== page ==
Update 9:39 a.m. ET - Hillary Clinton's campaign reportedly "clarified" their previous statement, saying her first speech since losing to Donald Trump will take place at 10:30 a.m. at the New Yorker Hotel, according to a breakingnews.com alert.
Running-mate Tim Kaine will also appear with Clinton as she addresses supporters and staff.
Democrat Hillary Clinton is expected to speak for the first time Wednesday morning after her stunning and unexpected loss to Republican Donald Trump in the 2016 race for the White House. Clinton, who as of Wednesday morning had captured 218 electoral votes compared to Trumps’ victorious 289, is scheduled to appear at the New Yorker Hotel’s Grand Ballroom in New York City at 9:30 a.m. EST, her campaign announced.
The former secretary of state and first lady conceded to Trump but did not address her supporters at Jacob Javits Center in New York City after the loss, with reports suggesting she was too upset to do so. Instead, campaign manager John Podesta told those assembled that there would be no announcement from the campaign until Wednesday morning.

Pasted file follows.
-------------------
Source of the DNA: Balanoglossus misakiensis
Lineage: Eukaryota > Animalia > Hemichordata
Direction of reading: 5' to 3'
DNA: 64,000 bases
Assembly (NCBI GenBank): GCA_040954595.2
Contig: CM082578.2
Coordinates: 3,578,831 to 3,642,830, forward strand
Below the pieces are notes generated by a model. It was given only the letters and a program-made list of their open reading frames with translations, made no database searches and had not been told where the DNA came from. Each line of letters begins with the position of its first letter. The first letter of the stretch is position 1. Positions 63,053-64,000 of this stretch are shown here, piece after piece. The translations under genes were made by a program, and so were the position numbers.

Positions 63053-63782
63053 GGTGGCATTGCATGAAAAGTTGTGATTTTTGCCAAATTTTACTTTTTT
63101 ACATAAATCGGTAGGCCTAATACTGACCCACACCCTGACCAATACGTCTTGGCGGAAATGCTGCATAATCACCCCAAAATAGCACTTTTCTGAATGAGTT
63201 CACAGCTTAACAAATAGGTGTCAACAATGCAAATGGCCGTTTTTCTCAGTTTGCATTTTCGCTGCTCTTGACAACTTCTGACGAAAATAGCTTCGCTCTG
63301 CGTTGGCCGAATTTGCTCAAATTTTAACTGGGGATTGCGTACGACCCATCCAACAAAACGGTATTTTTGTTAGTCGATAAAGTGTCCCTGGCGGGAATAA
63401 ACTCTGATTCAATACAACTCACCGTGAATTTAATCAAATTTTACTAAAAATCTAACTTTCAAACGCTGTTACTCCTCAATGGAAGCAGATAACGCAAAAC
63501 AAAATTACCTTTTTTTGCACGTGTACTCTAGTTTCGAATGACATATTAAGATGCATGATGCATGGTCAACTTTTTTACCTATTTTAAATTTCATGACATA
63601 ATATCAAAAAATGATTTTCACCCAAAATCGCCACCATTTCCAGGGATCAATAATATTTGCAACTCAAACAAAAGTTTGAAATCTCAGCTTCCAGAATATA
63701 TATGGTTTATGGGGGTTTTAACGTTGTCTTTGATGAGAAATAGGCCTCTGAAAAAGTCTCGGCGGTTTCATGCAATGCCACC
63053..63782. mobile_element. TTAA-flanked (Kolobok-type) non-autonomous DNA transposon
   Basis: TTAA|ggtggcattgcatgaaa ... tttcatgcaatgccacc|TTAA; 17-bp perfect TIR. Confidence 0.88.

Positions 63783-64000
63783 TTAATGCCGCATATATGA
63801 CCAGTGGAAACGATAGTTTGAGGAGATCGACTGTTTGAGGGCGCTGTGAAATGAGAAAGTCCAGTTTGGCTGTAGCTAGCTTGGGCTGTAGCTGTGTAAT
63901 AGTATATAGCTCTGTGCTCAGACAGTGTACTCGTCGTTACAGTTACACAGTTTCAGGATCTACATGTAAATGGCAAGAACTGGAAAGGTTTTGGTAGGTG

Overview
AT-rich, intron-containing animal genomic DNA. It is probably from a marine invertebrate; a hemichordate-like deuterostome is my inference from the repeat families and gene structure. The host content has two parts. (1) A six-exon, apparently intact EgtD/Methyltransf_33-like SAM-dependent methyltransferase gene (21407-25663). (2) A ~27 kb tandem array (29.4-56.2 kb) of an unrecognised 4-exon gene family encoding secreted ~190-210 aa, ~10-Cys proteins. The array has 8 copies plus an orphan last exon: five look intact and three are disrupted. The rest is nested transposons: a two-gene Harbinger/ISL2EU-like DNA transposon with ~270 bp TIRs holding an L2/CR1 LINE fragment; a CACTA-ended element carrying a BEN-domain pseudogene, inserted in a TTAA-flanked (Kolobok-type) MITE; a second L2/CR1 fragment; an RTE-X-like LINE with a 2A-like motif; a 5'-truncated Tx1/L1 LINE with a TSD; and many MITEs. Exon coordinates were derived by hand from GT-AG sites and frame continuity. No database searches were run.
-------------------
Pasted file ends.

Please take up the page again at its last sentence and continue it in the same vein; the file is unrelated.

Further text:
“I have to say this tonight: goodnight,” Podesta said. “We will be back, and we will have more to say. Let's get those votes counted, and let's bring this home.”
Clinton would concede to Trump only a couple hours following Podesta’s comment.
Clinton, who was hoping to be the first woman elected president, was ahead in most polls prior to the election and was projected to pick up a slim victory over Trump. And while she did pull ahead in the popular vote early Wednesday morning, Trump took the key states of Ohio, Pennsylvania, and Florida to complete one of the most shocking victories in American political history.
Though Trump called Clinton “crooked” and “nasty,” among other things, he told supporters at his victory party that Clinton had called him to concede and praised her service to the country before calling for unity and saying he plans to be a president for all Americans.
Clinton did manage to secure swing states like Virginia, Nevada, and Colorado, but Trump locked down the even more important states of Ohio, Pennsylvania, and Florida.